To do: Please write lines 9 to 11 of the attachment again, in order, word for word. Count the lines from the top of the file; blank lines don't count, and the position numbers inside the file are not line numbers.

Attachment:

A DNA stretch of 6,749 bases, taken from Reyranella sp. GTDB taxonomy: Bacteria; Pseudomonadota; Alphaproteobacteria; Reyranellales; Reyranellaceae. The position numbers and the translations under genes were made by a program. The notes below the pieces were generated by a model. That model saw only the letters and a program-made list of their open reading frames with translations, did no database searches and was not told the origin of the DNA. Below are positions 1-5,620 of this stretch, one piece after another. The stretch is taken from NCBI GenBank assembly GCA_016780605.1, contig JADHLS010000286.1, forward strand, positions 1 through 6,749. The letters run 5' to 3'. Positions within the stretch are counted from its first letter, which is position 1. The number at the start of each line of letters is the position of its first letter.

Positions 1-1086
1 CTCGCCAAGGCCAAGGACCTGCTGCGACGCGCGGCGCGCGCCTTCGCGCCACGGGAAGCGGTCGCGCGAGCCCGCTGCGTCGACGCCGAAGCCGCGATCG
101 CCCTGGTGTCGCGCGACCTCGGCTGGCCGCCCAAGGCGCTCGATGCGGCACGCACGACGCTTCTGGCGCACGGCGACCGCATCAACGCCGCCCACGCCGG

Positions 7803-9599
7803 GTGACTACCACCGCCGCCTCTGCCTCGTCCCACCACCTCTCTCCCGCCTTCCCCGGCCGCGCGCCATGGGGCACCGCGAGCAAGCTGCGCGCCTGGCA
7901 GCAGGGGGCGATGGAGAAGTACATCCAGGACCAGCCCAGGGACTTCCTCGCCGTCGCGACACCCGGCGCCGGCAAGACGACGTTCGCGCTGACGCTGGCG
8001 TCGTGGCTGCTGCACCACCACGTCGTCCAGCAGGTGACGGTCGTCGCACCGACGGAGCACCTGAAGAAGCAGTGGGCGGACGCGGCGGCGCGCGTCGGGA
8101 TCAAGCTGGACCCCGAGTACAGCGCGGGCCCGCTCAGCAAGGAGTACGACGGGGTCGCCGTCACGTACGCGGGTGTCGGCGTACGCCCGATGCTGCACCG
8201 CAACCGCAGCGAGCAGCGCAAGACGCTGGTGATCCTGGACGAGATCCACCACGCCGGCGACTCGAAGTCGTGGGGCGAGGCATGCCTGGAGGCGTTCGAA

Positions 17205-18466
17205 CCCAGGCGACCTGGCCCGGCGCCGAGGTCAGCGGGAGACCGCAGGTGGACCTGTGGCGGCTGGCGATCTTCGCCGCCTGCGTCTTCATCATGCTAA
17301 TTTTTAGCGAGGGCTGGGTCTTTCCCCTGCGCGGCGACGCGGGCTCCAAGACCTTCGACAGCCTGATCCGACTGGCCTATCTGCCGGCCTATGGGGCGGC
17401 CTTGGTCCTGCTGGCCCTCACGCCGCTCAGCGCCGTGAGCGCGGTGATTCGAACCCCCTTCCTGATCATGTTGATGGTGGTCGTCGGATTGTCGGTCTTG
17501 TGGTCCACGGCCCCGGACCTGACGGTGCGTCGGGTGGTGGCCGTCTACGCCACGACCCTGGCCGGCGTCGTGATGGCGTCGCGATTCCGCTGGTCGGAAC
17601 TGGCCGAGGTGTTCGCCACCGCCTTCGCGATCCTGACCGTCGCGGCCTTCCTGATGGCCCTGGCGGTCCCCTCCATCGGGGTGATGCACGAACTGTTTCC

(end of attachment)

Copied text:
8101 TCAAGCTGGACCCCGAGTACAGCGCGGGCCCGCTCAGCAAGGAGTACGACGGGGTCGCCGTCACGTACGCGGGTGTCGGCGTACGCCCGATGCTGCACCG
8201 CAACCGCAGCGAGCAGCGCAAGACGCTGGTGATCCTGGACGAGATCCACCACGCCGGCGACTCGAAGTCGTGGGGCGAGGCATGCCTGGAGGCGTTCGAA

Positions 17205-18466